Upper Gastrointestinal (UGI) Series
How It Feels
The barium liquid is thick and chalky,
and some people find it hard to swallow. A sweet flavor, like chocolate or
strawberry, is used to make it easier to drink. Some people do not like it when
the X-ray table tilts. You may find that pressure on your belly is
uncomfortable. After the test, many people feel bloated and a little
For 1 to 3 days after the test, your stool (feces) will
look white from the barium. Call your doctor if you are not able to have a
bowel movement in 2 to 3 days after the test. If the barium stays in your
intestine, it can harden and cause a blockage. If you become constipated, you
may need to use a laxative to pass a stool.
Barium does not move into the blood, so
allergic reactions are very rare.
people gag while drinking the barium fluid. In rare cases, a person may choke
and inhale (aspirate) some of the liquid into the lungs.
a small chance that the barium will block the intestine or leak into the belly
through a perforated ulcer. A special type of contrast material (Gastrografin)
can be used if you have a blockage or an ulcer.
There is always a
small chance of damage to cells or tissue from being exposed to any radiation,
even the low level of radiation used for this test.
An upper gastrointestinal (UGI) series
looks at the upper and middle sections of the
gastrointestinal tract . Results are usually ready in 1
to 3 days.
Upper gastrointestinal (UGI) series
The esophagus, stomach, and small intestine
all look normal.
| Abnormal: |
A narrowing (stricture), inflammation, a
hiatal hernia, or enlarged veins (varices) may be
seen. Spasms of the esophagus or a backward flow (reflux) of barium from the
stomach may occur.
The UGI series may show a stomach (gastric)
or intestinal (duodenal)
ulcer, a tumor, or something pushing on the intestines
from outside the gastrointestinal tract. Narrowing of the opening between the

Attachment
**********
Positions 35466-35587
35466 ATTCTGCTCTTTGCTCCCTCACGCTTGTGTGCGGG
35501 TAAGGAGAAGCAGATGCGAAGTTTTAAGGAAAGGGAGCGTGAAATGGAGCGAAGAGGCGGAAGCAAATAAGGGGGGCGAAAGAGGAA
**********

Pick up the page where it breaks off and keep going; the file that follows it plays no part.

stomach and the small intestine (pyloric stenosis) may be seen.
The small bowel follow-through may show
inflammation or changes in the lining that may explain poor absorption of food.
This may be caused by
Crohn's disease or
What Affects the Test
Reasons you may not be able to
have the test or why the results may not be helpful include:
- Eating before or during the
- Too much air in the small intestine.
What To Think About
- A gastrointestinal (GI) motility study may be
done if the squeezing motions of the small intestine are not normal during the
UGI series and small bowel follow-through. The movement of the barium through
the lower intestinal tract is recorded every few hours for up to 24 hours. A
barium enema or
colonoscopy may be needed to confirm the
- Upper endoscopy is done instead of a UGI test in
certain cases. Endoscopy uses a thin, flexible tube (endoscope) to look at the
lining of the esophagus, stomach, and upper small intestine (duodenum). To learn more, see the medical test
Upper Gastrointestinal Endoscopy.
- The UGI
- May not show irritation of the stomach
lining (gastritis) or esophagus (esophagitis) or ulcers that are smaller than
about 0.25 in. (6 mm) in
- Cannot show an infection with the bacteria
Helicobacter pyloriHelicobacter pylori, which may
be a cause of stomach ulcers.
biopsy cannot be done during the UGI if a problem is